Over the next few weeks, I will be discussing some of the higher profile upcoming arbitration cases. I will rely partly on my arbitration model developed exclusively for MLB Trade Rumors, but will also break out some interesting comparables and determine where the model might be wrong.
David Price enters his fourth and final year of arbitration with a phenomenal case. He already earned $14MM in 2014, but my model projects that he will earn $19.3MM in 2015. After a player’s first year of eligibility, in which their entire career is considered, subsequent arbitration cases generally look at the previous year and determine a raise based on that one year of performance. In that sense, if Price earned $5MM less, he would be likely to get a similar raise in magnitude, but his previous salary would lead to a 2015 salary that was $5MM lower due to a lower baseline. Price has put together several great seasons already, which is why he has reached $14MM in the first place, and now with a 15-12 record, a 3.26 ERA, and gigantic totals of 248 1/3 innings and 271 strikeouts, Price is poised to get another large raise.
That said, my model has always had an interesting relationship with Price’s abnormal performances. In his first year of eligibility, my model projected that he would earn $7.8MM but he only settled on $4.35MM. Since then, his case has been interesting enough to write about every year. In his second year of eligibility, I wrote about how I projected he would earn $9.5MM and he actually topped that and got $10.1125MM. Then the next year I explained how I projected he would earn $13.1MM, but he got $14MM. The last two misses were not as bad as the first, but clearly the southpaw has caused my model some trouble. With an eye-popping 248 1/3 inning season, and a model that rewards performance time to mirror the actual process, it is hard to know if his $19.3MM projection as high, low, or just right.
Perhaps the best comparable for Price is Cole Hamels’ 2012 arbitration case. He got $5.5MM, which is just below the $5.3MM raise that I have projected for Price. Hamels had 216 innings, so that is definitely short of Price’s 248 1/3, as were his 194 strikeouts relative to Price’s 271. Hamels also went 14-9, winning one fewer game than Price at 15-12. However, Hamels 2.79 ERA is decidedly better than Price’s 3.26, and could be enough to offset the innings, strikeouts, and extra win in favor of Price. However, they are not necessarily great comparables because of these differences. Unfortunately, few players are great comparables for Price.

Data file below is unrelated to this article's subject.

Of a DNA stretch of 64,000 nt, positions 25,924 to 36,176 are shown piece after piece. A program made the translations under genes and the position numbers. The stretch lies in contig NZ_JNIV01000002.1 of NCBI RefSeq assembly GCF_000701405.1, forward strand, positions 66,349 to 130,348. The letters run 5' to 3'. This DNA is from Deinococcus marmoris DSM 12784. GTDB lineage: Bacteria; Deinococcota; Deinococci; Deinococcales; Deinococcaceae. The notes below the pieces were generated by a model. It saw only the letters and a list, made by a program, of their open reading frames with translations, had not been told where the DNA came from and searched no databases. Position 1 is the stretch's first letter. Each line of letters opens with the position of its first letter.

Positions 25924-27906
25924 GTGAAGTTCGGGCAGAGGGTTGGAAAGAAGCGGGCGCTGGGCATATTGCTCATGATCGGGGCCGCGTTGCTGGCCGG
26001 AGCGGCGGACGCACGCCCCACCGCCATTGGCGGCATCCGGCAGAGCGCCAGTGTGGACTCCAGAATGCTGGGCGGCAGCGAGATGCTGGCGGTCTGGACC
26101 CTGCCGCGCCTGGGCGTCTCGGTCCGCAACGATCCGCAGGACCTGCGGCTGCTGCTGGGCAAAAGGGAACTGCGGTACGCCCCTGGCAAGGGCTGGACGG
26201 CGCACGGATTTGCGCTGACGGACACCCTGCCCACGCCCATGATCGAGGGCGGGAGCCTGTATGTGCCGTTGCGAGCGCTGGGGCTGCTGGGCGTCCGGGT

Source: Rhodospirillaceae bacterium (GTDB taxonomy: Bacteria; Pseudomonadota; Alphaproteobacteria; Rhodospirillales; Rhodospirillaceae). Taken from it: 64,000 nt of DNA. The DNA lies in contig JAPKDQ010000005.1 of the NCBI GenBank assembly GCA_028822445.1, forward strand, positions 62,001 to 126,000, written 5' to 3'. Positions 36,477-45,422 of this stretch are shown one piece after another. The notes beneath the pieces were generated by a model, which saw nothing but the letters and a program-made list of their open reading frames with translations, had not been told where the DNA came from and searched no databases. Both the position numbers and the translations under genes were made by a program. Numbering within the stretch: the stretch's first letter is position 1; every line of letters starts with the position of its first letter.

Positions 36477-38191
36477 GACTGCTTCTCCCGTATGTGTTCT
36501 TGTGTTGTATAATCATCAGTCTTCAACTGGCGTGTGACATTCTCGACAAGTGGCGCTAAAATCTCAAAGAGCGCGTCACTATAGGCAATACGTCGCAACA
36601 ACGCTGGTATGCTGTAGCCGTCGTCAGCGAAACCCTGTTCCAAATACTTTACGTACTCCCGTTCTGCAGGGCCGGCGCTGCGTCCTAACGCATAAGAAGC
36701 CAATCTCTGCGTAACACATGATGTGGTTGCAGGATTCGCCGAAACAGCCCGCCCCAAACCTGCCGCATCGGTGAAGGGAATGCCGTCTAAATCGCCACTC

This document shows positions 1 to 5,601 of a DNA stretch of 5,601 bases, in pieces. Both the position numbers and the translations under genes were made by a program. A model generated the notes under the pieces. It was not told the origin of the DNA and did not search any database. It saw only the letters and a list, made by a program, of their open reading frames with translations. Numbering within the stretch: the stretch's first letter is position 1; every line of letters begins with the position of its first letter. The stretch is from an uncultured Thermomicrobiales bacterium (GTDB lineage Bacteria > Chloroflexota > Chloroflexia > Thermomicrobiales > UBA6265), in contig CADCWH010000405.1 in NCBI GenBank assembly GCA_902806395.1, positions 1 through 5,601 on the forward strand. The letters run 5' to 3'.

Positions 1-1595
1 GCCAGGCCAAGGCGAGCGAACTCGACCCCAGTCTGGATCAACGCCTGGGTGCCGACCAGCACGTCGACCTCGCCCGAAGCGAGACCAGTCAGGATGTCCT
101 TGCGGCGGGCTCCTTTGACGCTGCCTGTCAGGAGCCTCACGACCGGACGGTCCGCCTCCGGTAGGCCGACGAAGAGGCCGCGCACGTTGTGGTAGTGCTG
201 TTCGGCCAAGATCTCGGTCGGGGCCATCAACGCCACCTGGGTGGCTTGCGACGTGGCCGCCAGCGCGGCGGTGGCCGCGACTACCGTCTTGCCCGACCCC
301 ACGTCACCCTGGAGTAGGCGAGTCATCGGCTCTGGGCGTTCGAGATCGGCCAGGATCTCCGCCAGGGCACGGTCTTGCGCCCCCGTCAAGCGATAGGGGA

Max Scherzer clearly had a better case last year when he went 21-3 with a 2.90 ERA in 214 1/3 innings. Scherzer also won the Cy Young, further cementing his superb season and arbitration case. He got an $8.8MM raise though, and that is obviously the (very high) ceiling for Price here.
On the other side, a few pitchers emerge as clear floors for Price. Anibal Sanchez got a $4.3MM raise in 2012 with an 8-9 record, a 3.67 ERA, and 196 1/3 innings. None of those make him look as good as Price, so $4.3MM is clearly a floor. Justin Masteron’s $4.07MM raise after a 14-10, 3.45 ERA season with 193 innings last year, could also have served as a floor.
There are few other pitchers who fit in that wide range of $4.3MM to $8.8MM. Way back in 2007, Carlos Zambrano set the record for starters with at least five years of service time with a $5.9MM raise. That type of time lag would generally mean Zambrano is not likely to be used as a comparable in Price’s case, though it is worth noting that he went 16-7 with a 3.41 ERA in 214 innings. Zambrano’s definitely led to a higher salary than people were expecting, and he was a tough comparable to use because other salaries did not seem to fall on the same scale. Still, it could be that Price tries to argue that he should top Zambrano’s $5.9MM raise.
With such a wide range of potential salaries and so few pitchers with similar credentials, it is difficult to say if this will be one of my better or worse projections for Price’s salary. I could see more upside than downside, if only because Price’s innings total is so incredible, but I think that the best comparable is definitely likely to be Hamels, and his $5.5MM raise might be the best bet for Price.
Photo courtesy of USA Today Sports Images.